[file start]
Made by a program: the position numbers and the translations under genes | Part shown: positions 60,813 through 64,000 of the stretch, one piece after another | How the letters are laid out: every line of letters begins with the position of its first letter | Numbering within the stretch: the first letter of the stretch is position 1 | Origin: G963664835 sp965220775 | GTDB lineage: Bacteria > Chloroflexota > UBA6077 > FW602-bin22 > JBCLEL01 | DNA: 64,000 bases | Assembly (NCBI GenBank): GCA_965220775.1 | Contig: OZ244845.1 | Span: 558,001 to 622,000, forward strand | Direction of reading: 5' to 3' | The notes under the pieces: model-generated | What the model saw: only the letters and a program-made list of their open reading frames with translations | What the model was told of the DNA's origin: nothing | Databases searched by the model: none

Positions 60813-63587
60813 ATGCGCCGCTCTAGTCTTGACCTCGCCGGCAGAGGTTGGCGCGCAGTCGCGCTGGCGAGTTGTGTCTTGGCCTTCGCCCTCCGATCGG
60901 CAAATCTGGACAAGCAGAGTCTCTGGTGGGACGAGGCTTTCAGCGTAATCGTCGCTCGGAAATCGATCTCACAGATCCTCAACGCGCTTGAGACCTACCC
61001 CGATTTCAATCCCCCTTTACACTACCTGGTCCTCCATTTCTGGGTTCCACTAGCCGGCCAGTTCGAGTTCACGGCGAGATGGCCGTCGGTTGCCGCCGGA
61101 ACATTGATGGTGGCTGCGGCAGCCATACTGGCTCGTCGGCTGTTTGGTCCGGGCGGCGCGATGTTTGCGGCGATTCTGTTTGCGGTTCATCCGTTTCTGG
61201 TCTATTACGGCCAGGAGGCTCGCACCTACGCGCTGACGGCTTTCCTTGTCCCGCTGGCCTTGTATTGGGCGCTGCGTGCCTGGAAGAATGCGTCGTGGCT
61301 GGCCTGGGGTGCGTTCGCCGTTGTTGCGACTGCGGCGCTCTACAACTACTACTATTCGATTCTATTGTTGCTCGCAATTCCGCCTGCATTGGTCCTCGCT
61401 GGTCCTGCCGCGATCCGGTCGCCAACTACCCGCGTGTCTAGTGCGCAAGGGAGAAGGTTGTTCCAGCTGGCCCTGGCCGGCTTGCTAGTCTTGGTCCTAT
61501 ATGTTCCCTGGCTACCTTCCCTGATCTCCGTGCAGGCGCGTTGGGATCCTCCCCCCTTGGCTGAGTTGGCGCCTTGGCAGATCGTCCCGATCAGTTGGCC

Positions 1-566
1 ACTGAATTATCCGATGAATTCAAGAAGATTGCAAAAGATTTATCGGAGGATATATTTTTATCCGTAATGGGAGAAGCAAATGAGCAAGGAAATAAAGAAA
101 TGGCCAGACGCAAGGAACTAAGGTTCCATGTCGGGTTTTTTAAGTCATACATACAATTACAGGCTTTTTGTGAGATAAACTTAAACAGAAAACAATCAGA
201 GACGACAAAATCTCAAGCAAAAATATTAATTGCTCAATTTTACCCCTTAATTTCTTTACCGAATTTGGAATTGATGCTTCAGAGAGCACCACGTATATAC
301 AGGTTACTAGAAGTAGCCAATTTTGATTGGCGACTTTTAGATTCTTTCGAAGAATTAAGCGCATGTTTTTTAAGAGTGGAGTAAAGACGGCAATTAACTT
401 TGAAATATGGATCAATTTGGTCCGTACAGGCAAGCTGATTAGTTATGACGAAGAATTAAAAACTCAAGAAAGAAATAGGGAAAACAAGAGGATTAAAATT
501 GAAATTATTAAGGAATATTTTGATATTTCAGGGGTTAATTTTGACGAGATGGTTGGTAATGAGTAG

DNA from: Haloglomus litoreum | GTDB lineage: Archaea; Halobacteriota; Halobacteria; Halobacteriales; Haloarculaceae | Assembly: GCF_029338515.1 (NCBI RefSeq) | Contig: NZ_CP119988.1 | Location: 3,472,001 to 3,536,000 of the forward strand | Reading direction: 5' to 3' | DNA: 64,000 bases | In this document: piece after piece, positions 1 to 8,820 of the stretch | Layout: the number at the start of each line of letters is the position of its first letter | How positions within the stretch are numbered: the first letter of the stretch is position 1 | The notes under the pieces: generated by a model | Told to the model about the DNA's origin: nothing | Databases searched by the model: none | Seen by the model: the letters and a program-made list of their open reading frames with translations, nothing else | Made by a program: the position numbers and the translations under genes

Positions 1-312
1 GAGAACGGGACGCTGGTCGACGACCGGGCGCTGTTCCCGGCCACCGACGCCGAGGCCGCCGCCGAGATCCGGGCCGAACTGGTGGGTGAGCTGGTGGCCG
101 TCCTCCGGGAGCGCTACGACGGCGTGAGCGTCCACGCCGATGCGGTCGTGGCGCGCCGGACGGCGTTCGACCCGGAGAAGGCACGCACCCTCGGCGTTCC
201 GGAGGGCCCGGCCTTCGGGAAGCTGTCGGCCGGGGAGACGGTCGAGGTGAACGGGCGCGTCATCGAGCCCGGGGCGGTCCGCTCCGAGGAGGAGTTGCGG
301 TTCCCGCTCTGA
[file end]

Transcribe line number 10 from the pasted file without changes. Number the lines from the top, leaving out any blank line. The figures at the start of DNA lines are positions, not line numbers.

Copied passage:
61501 ATGTTCCCTGGCTACCTTCCCTGATCTCCGTGCAGGCGCGTTGGGATCCTCCCCCCTTGGCTGAGTTGGCGCCTTGGCAGATCGTCCCGATCAGTTGGCC